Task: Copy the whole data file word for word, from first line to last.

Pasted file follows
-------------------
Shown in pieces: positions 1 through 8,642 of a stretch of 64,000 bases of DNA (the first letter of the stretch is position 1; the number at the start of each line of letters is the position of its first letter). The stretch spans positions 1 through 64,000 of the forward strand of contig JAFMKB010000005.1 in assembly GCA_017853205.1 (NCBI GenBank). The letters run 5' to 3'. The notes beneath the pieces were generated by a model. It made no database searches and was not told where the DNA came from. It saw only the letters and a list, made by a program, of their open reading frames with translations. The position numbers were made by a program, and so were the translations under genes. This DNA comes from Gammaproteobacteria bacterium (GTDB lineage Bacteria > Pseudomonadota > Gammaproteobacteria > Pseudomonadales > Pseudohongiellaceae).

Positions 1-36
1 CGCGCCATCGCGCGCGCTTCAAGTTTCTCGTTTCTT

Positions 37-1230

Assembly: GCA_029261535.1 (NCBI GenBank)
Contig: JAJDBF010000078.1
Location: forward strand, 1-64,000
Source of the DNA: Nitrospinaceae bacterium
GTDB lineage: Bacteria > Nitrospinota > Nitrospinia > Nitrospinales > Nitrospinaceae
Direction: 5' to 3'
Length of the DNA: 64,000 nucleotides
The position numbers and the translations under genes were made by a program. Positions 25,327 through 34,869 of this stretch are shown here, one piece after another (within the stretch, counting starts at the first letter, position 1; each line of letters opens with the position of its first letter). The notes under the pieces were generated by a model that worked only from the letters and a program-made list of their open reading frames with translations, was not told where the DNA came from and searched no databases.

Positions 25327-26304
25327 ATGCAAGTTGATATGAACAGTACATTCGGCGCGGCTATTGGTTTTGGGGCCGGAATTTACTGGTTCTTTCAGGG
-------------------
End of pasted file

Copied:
Shown in pieces: positions 1 through 8,642 of a stretch of 64,000 bases of DNA (the first letter of the stretch is position 1; the number at the start of each line of letters is the position of its first letter). The stretch spans positions 1 through 64,000 of the forward strand of contig JAFMKB010000005.1 in assembly GCA_017853205.1 (NCBI GenBank). The letters run 5' to 3'. The notes beneath the pieces were generated by a model. It made no database searches and was not told where the DNA came from. It saw only the letters and a list, made by a program, of their open reading frames with translations. The position numbers were made by a program, and so were the translations under genes. This DNA comes from Gammaproteobacteria bacterium (GTDB lineage Bacteria > Pseudomonadota > Gammaproteobacteria > Pseudomonadales > Pseudohongiellaceae).

Positions 1-36
1 CGCGCCATCGCGCGCGCTTCAAGTTTCTCGTTTCTT

Positions 37-1230

Assembly: GCA_029261535.1 (NCBI GenBank)
Contig: JAJDBF010000078.1
Location: forward strand, 1-64,000
Source of the DNA: Nitrospinaceae bacterium
GTDB lineage: Bacteria > Nitrospinota > Nitrospinia > Nitrospinales > Nitrospinaceae
Direction: 5' to 3'
Length of the DNA: 64,000 nucleotides
The position numbers and the translations under genes were made by a program. Positions 25,327 through 34,869 of this stretch are shown here, one piece after another (within the stretch, counting starts at the first letter, position 1; each line of letters opens with the position of its first letter). The notes under the pieces were generated by a model that worked only from the letters and a program-made list of their open reading frames with translations, was not told where the DNA came from and searched no databases.

Positions 25327-26304
25327 ATGCAAGTTGATATGAACAGTACATTCGGCGCGGCTATTGGTTTTGGGGCCGGAATTTACTGGTTCTTTCAGGG